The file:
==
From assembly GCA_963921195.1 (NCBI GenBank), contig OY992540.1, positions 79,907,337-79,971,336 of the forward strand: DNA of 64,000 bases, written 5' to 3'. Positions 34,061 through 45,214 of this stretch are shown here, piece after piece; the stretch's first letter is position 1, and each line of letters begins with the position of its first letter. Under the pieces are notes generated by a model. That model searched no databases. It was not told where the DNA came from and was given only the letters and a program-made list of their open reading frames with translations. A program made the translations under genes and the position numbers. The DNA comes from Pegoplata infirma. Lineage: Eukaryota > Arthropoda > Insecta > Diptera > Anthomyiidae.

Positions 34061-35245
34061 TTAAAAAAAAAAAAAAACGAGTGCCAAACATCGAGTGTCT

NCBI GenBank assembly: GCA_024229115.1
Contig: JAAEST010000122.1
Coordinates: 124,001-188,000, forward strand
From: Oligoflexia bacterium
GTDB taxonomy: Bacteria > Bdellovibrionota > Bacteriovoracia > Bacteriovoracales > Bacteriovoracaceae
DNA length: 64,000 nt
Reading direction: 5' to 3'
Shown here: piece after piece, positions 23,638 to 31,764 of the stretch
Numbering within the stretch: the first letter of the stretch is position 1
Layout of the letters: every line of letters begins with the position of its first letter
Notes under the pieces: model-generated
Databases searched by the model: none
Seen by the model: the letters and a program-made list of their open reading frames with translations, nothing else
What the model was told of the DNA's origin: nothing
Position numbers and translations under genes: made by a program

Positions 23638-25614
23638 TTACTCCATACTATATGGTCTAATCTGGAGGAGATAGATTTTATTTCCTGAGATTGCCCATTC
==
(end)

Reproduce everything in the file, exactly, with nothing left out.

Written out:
From assembly GCA_963921195.1 (NCBI GenBank), contig OY992540.1, positions 79,907,337-79,971,336 of the forward strand: DNA of 64,000 bases, written 5' to 3'. Positions 34,061 through 45,214 of this stretch are shown here, piece after piece; the stretch's first letter is position 1, and each line of letters begins with the position of its first letter. Under the pieces are notes generated by a model. That model searched no databases. It was not told where the DNA came from and was given only the letters and a program-made list of their open reading frames with translations. A program made the translations under genes and the position numbers. The DNA comes from Pegoplata infirma. Lineage: Eukaryota > Arthropoda > Insecta > Diptera > Anthomyiidae.

Positions 34061-35245
34061 TTAAAAAAAAAAAAAAACGAGTGCCAAACATCGAGTGTCT

NCBI GenBank assembly: GCA_024229115.1
Contig: JAAEST010000122.1
Coordinates: 124,001-188,000, forward strand
From: Oligoflexia bacterium
GTDB taxonomy: Bacteria > Bdellovibrionota > Bacteriovoracia > Bacteriovoracales > Bacteriovoracaceae
DNA length: 64,000 nt
Reading direction: 5' to 3'
Shown here: piece after piece, positions 23,638 to 31,764 of the stretch
Numbering within the stretch: the first letter of the stretch is position 1
Layout of the letters: every line of letters begins with the position of its first letter
Notes under the pieces: model-generated
Databases searched by the model: none
Seen by the model: the letters and a program-made list of their open reading frames with translations, nothing else
What the model was told of the DNA's origin: nothing
Position numbers and translations under genes: made by a program

Positions 23638-25614
23638 TTACTCCATACTATATGGTCTAATCTGGAGGAGATAGATTTTATTTCCTGAGATTGCCCATTC